Kiribati is Low But Not as low as Whale Shit at the Bottom of the Ocean
It is possible to cause a huge (short term possibly reversed) increase in carbon capture by algae by dumping iron sulfate in the ocean. On the other hand, uh, well, maybe it won’t work and you will just get a few tons of fish (not many tons of carbon containing detritus on the bottom of the ocean.
Now the general principal seems to be that, so long as there isn’t proof beyond reasonable doubt that a proposal will work, to stick to the tried and true and first do no harm but rather wait until the tundra melts, methane is released, and the climate is irreversibly altered.
This makes no sense. Conservatism may make sense if the choice is between the current state (which is not ideal) and gambling on something new. It makes no sense if one is careening towards a precipice, as we are.
There is an, as usual, interesting post at Vox.com. Kelsey Piper discusses the unfortunate fact that rogues might attempt to fight climate change without scientific proof that ocean fertilization works and without international regulation of ocean fertilization. Personally, I think the near certainty of climate catastrophe if we stick to the current approach is a more serious problem.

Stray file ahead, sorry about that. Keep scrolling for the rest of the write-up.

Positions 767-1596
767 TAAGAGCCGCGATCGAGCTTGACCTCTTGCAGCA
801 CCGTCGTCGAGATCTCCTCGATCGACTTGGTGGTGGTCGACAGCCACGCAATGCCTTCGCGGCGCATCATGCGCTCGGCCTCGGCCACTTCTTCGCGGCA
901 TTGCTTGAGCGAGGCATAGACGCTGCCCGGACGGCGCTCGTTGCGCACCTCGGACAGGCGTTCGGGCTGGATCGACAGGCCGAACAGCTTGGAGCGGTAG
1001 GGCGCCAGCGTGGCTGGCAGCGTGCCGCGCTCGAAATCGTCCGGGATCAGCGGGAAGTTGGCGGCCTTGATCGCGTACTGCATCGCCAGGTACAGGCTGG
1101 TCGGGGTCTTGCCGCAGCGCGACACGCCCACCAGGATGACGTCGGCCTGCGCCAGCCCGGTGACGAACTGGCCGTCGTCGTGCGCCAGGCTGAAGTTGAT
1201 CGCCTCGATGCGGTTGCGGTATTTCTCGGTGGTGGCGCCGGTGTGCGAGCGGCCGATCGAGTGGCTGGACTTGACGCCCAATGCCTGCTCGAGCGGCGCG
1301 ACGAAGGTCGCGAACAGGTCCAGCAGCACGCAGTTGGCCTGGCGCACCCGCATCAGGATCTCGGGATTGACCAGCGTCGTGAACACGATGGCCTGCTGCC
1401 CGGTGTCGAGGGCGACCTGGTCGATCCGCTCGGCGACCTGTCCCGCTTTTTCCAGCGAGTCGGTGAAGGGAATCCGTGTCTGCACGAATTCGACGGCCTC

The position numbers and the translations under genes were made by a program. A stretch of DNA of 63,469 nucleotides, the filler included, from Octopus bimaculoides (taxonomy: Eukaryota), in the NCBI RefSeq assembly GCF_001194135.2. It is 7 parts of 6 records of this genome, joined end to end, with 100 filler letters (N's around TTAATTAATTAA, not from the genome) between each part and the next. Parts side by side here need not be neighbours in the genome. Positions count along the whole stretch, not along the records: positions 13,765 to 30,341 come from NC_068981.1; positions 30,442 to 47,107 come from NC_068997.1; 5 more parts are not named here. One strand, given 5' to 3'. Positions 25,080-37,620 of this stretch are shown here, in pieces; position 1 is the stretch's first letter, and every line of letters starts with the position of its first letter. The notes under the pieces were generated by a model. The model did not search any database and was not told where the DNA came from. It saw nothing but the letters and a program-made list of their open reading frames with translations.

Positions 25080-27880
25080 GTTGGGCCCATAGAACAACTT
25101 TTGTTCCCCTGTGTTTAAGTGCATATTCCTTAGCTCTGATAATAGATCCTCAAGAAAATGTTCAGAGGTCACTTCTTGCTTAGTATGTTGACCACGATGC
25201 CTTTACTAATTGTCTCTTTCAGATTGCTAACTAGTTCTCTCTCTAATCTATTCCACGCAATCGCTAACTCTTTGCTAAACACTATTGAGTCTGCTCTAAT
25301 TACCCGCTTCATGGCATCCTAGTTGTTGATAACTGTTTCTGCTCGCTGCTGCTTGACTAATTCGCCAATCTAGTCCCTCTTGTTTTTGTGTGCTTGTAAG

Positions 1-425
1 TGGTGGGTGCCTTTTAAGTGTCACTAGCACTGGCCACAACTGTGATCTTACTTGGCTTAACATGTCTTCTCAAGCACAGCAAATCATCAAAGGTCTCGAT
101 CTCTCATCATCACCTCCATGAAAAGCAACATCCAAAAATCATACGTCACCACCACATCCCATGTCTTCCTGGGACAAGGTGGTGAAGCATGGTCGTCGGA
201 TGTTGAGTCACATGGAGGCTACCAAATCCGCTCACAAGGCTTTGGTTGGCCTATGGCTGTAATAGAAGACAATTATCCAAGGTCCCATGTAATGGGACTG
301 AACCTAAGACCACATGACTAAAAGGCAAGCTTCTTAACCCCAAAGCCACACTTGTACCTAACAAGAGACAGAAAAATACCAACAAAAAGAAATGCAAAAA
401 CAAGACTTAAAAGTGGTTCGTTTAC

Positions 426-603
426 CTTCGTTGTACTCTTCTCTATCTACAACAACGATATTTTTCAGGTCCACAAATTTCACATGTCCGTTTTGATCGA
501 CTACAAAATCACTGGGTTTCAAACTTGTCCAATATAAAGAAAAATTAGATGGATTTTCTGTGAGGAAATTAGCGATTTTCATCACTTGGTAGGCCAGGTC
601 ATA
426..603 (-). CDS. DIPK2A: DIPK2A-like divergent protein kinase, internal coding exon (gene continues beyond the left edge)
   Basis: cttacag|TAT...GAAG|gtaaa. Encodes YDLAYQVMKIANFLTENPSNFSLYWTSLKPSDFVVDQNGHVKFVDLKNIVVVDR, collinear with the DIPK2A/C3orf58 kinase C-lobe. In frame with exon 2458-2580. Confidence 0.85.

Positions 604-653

The current approach is international negotiations to reach non binding agreements which from which Donald Trump withdraws the second largest carbon emitter.
In contrast, the dangerous rogue approach is something allowed by current non law, conducted by Native Canadians which had the side effect of a record salmon harvest.
I want to address two questions. First should we dump Iron Sulfate in the open ocean. I think the answer to this question is obviously yes. I have read no argument with any trace of possible validity against it. I might add that it works better if mixed with silicate and seeded with marine diatoms. But in any case, I have seen no argument anywhere that there is a non negligible risk of undesirable side effects.
Yet the official response, such as it is, is to condemn the efforts and seize everything that can be seized.
I attempt to understand what the hell is going on after the jump.
But before that I note:
What happens when some individual or country wants to go big in the battle against climate change without buy-in from their neighbors? Could a country unilaterally pursue climate solutions that, unlike ocean iron dumping, pose substantial risks?